Resources: Blog

Termination of employment letters

Blog
|

In your letter

A termination of employment letter serves a significant purpose in bringing the employment relationship to an end.

A termination of employment letter serves a significant purpose in bringing the employment relationship to an end.

Termination letters are frequently relied upon by employers and employees alike when a claim for unfair dismissal is made. Given their tendency to arise in legal proceedings, it is important that these documents are correct, provide as much detail as possible and meet the requirements under the Fair Work Act 2009 (Cth) (FW Act).

Termination date and notice

The termination letter must serve its purpose – that is, it must clearly specify that the employment has been terminated and state the day on which the termination of employment comes into effect.  

Section 117 of the FW Act provides that an employer must give the employee written notice of the day of the termination of employment, that is, the day the employee’s employment ends. The date of the termination letter (written notice) must reflect the actual date the notice is given and the termination date cannot be before the written notice is given.

Notice of termination of employment should, to the extent it is reasonably practicable, be given to an employee by delivering it personally by hand. Alternatively, the notice may be left or sent to the employee’s last known address (ideally, by registered post).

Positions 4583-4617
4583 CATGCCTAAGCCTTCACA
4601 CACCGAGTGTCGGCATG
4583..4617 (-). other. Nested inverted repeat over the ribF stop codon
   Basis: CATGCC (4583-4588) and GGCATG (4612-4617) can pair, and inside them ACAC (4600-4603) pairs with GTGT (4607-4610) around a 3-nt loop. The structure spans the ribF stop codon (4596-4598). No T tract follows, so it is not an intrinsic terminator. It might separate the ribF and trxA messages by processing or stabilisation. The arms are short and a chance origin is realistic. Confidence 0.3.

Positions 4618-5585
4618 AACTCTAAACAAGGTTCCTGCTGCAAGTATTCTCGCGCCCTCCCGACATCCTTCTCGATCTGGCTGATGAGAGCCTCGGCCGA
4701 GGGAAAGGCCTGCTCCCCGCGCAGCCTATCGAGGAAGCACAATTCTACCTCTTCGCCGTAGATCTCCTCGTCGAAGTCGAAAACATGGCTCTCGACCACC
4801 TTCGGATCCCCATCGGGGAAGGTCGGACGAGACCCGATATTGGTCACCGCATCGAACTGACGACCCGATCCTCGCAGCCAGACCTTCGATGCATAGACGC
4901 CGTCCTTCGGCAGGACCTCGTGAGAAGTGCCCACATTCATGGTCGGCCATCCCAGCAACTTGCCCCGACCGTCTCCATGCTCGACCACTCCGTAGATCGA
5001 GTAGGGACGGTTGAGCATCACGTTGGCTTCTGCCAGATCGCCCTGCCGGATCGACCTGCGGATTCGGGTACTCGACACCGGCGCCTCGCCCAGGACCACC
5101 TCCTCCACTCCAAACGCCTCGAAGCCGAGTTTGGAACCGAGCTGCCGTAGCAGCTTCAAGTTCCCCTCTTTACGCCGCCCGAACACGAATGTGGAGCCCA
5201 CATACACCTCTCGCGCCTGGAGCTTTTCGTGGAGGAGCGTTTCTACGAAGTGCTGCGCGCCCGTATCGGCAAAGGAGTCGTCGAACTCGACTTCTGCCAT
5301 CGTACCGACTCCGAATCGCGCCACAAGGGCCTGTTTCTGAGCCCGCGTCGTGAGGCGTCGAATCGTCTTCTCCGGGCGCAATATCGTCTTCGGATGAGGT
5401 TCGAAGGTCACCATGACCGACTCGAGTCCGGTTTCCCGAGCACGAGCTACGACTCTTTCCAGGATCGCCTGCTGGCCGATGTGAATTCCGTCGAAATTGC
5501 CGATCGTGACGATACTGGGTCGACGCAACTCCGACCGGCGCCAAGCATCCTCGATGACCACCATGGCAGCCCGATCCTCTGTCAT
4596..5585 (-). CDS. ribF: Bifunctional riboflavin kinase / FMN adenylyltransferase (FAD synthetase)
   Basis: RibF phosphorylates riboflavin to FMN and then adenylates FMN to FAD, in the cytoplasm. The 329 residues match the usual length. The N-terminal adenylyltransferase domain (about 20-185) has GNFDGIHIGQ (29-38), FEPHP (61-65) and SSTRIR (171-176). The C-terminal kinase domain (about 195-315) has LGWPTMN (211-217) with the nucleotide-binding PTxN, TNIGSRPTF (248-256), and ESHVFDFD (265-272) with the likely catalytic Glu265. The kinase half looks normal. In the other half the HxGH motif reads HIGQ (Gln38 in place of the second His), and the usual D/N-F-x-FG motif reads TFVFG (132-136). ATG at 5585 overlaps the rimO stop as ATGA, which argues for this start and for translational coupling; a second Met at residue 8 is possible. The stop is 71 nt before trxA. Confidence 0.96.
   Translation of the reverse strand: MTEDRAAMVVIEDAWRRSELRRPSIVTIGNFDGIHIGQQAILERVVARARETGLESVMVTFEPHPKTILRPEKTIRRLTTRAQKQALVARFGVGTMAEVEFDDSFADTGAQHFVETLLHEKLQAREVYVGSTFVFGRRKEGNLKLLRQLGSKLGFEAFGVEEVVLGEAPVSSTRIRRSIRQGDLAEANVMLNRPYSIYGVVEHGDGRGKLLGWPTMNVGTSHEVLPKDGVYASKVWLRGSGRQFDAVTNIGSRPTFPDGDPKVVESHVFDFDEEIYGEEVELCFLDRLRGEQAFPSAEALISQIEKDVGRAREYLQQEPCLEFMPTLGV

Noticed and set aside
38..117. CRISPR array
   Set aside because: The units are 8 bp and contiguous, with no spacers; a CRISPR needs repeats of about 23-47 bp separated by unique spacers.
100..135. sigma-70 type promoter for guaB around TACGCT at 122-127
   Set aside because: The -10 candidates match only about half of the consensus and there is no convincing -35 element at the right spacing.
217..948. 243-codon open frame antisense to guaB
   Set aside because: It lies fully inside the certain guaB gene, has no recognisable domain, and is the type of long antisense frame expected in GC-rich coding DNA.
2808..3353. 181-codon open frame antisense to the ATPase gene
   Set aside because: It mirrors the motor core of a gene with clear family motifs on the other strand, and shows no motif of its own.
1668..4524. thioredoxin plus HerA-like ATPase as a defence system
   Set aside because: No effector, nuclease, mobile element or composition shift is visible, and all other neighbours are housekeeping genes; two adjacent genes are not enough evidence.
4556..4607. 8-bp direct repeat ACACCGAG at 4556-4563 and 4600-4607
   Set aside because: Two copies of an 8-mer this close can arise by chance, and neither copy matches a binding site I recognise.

Where notice of termination of employment is to be given to the employee, the termination letter should set out the minimum period of notice and whether the notice:

  • Is given in time – that is, the employee is to work through their notice period and the employment will end at the end of the notice period; or
  • Is to be paid in lieu – that is, the employee is not required to work their notice period, the employment will end immediately and an amount equivalent to the notice period will be paid to the employee.

Written confirmation should be provided to the employee soon after the employee is advised of their dismissal so that there is little dispute about when the dismissal takes effect.

For example, in Porter v Ramdhas Poli Pty Ltd [2019] FWC 5681, an employee argued that she was protected from unfair dismissal because she had received notice of termination in a letter sent by email on 10 May 2019 and that, by that date, she had met the minimum employment period. However, the Fair Work Commission (FWC) found that the employee was told in a meeting on 3 May 2019 that her employment would cease and that this was confirmed in an email dated 5 May 2019. The FWC dismissed the employee’s application as she was actually dismissed prior to the completion of the minimum employment period and was therefore not protected from unfair dismissal.

Reason for termination

The termination letter should also set out the reason for the employee’s dismissal. To this end, it must correctly reflect the valid reason for the termination of the employee’s employment.

Notifying an employee of the reason for the termination of their employment is a basic tenet of procedural fairness. An employee must be notified of the valid reason for the termination of their employment before the decision is made and they must be provided with an opportunity to respond.

Under section 387 of the FW Act, when considering whether a dismissal was harsh, the FWC must take into account whether there was a valid reason for dismissal and whether the person was notified of that reason.

For example, in Khan v Oakleigh Fruit Barn [2019] FWC 3458, the FWC found that the employee was not notified of the reason for her dismissal. The uncontested evidence provided by the employee was that she was told at the end of a shift that she would only be required for another two weeks and to look for another job. When the employee asked why, she was advised that the owner was not happy with her. At the employee’s request, she was provided with a letter confirming the termination of her employment which again did not specify a reason for her dismissal.